Sycamore boy’s friends, family honor his life
ROCHELLE – Matthew Ranken’s older brother will always remember the 11-year-old Sycamore boy swiping Snickers candy bars from their father’s lunch pail, and hiding under the bed to eat them.
The Rev. Bill Landis, senior pastor at Sycamore United Methodist Church, shared 14-year-old Aaron Ranken’s memory during Matthew Ranken’s funeral Monday, which was held at the First Presbyterian Church in Rochelle. Matthew Ranken, a fifth-grader at North Elementary School in Sycamore, died Wednesday after a car crash on Route 64 in Kane County.
“Matthew will be missed,” Landis said.
As family friends and classmates’ parents continued efforts to support the family, the crash remained under investigation Monday. The reconstruction efforts are expected to take weeks, said Kane County Sheriff’s Office
Lt. Pat Gengler.
Matthew Ranken was a passenger in the back seat of a 1999 Cavalier driven by his older brother, Nicholas Weber, 21, of Sycamore. The vehicle was stopped in traffic for an accident about a mile away, authorities said.
A 1999 Ford Expedition, driven by Benjamin Black, 28, of Sycamore, struck the rear of the Cavalier, injuring all three occupants, who were transported to Kishwaukee Community Hospital, according to the Kane County Sheriff’s Office. Matthew Ranken was pronounced dead at the hospital.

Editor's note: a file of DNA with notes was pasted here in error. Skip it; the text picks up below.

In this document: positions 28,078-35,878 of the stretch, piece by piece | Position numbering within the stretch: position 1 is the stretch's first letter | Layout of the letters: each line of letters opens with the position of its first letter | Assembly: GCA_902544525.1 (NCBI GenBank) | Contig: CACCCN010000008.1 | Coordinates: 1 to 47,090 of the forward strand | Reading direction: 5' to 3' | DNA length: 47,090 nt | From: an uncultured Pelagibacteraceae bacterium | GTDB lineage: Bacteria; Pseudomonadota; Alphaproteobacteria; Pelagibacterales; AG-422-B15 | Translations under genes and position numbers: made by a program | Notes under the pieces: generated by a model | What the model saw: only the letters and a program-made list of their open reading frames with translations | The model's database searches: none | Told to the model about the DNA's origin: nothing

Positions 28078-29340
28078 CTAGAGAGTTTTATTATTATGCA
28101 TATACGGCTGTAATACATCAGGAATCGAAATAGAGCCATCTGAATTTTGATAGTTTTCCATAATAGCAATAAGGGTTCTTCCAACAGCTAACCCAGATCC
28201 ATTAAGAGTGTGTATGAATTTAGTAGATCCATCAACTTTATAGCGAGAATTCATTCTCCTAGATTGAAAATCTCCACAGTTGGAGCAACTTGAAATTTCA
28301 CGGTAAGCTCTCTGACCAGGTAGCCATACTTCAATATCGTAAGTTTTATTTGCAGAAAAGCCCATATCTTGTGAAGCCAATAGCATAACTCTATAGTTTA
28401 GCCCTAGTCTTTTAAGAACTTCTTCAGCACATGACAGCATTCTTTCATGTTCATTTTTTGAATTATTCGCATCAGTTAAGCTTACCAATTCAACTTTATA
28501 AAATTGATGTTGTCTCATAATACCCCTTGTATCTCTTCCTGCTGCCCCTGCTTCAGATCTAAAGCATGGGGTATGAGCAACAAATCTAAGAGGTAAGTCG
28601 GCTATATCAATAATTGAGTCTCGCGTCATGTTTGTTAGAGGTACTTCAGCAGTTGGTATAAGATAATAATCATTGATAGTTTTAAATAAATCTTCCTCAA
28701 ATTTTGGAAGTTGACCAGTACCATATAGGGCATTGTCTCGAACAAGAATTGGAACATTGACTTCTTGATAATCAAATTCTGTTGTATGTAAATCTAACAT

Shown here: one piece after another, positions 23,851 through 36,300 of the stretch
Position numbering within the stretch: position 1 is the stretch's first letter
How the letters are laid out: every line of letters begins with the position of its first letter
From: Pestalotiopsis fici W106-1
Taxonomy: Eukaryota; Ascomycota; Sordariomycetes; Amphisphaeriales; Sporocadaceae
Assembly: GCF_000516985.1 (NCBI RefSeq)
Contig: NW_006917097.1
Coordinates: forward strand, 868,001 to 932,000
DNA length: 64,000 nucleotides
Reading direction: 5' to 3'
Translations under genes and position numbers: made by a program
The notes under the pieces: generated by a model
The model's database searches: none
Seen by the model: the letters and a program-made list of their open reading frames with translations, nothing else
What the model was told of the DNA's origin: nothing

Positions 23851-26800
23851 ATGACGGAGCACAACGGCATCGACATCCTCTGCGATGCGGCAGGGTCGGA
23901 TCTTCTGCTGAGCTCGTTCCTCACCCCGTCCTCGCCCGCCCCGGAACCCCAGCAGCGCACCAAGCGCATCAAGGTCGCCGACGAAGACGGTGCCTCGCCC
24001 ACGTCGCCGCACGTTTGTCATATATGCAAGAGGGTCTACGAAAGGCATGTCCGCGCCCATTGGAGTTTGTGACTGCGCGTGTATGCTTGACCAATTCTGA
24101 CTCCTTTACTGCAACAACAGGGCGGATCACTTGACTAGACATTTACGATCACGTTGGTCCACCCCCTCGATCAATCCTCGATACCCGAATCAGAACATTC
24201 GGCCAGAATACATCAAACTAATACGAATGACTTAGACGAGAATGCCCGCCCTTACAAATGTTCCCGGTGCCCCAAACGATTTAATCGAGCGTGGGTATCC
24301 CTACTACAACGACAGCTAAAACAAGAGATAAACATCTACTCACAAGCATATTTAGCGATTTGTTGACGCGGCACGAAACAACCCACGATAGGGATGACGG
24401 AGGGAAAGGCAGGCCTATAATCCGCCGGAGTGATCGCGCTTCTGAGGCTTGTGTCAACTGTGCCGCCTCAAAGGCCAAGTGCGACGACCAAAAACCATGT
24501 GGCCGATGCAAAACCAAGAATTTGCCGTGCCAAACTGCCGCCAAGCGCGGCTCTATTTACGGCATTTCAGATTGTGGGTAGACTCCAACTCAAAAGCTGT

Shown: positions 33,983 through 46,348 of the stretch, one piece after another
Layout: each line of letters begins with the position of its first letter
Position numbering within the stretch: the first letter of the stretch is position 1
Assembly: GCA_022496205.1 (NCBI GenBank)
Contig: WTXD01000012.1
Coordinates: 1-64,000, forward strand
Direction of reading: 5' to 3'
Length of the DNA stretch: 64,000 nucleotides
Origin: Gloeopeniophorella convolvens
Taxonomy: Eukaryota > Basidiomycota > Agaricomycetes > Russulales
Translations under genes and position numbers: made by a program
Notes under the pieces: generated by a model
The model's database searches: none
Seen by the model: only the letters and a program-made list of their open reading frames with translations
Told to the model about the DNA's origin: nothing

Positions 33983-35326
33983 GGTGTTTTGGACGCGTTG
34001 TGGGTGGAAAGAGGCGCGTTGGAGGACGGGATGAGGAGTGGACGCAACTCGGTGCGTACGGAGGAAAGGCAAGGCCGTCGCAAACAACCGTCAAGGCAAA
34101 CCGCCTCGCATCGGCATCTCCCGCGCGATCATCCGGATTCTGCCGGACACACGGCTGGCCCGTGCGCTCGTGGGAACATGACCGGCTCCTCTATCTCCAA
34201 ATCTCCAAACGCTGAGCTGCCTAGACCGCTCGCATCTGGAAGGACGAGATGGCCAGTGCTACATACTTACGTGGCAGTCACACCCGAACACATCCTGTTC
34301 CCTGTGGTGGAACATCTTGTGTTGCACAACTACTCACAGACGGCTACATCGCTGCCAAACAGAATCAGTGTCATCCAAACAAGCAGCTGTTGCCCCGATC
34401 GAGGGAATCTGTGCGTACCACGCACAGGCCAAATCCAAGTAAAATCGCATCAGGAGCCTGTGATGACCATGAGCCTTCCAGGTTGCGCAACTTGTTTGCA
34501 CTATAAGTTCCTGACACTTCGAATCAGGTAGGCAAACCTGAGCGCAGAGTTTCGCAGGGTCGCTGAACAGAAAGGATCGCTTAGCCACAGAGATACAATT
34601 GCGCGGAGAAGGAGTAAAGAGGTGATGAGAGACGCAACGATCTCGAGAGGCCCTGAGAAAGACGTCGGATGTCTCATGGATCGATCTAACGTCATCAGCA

Black was cited for failure to reduce speed to avoid an accident and operating an uninsured vehicle.
At his funeral, Matthew Ranken was remembered for his warm smile, caring nature and love for football.
He and his brothers often would play football in the yard and inadvertently stomp all over their grandmother’s flower beds. Matthew Ranken would then talk his brothers and himself out of trouble.
“He still loved that game, and he loved his big brothers,” said Landis.
Christopher Weber, 18, Matthew’s older brother, remembers him as being a fast runner. Even when Christopher was on the high school track team, Matthew could still run faster than him, Landis said.
Nicholas Weber appreciated his younger brother’s thoughtfulness. He remembers Matthew always would knock before entering his bedroom. Landis said
Matthew lived much life in his 11 years, and he should be celebrated and remembered for that, Landis said.
“His life was brief,” Landis said. “But, he gave pleasure to those who knew and loved him.”